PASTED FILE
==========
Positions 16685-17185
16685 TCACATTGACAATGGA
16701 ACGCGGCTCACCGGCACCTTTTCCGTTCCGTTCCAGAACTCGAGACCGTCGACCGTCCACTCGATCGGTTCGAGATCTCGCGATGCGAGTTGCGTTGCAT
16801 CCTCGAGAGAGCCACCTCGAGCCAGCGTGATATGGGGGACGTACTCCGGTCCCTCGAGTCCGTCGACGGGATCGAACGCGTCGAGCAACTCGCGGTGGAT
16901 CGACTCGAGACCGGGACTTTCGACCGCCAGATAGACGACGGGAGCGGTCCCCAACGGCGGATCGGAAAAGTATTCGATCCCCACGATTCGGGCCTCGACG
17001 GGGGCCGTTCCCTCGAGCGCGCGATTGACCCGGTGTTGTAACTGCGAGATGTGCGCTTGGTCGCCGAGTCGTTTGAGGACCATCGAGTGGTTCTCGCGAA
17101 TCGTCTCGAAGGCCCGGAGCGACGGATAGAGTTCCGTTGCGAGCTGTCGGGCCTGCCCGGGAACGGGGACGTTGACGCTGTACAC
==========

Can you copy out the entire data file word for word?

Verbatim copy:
Positions 16685-17185
16685 TCACATTGACAATGGA
16701 ACGCGGCTCACCGGCACCTTTTCCGTTCCGTTCCAGAACTCGAGACCGTCGACCGTCCACTCGATCGGTTCGAGATCTCGCGATGCGAGTTGCGTTGCAT
16801 CCTCGAGAGAGCCACCTCGAGCCAGCGTGATATGGGGGACGTACTCCGGTCCCTCGAGTCCGTCGACGGGATCGAACGCGTCGAGCAACTCGCGGTGGAT
16901 CGACTCGAGACCGGGACTTTCGACCGCCAGATAGACGACGGGAGCGGTCCCCAACGGCGGATCGGAAAAGTATTCGATCCCCACGATTCGGGCCTCGACG
17001 GGGGCCGTTCCCTCGAGCGCGCGATTGACCCGGTGTTGTAACTGCGAGATGTGCGCTTGGTCGCCGAGTCGTTTGAGGACCATCGAGTGGTTCTCGCGAA
17101 TCGTCTCGAAGGCCCGGAGCGACGGATAGAGTTCCGTTGCGAGCTGTCGGGCCTGCCCGGGAACGGGGACGTTGACGCTGTACAC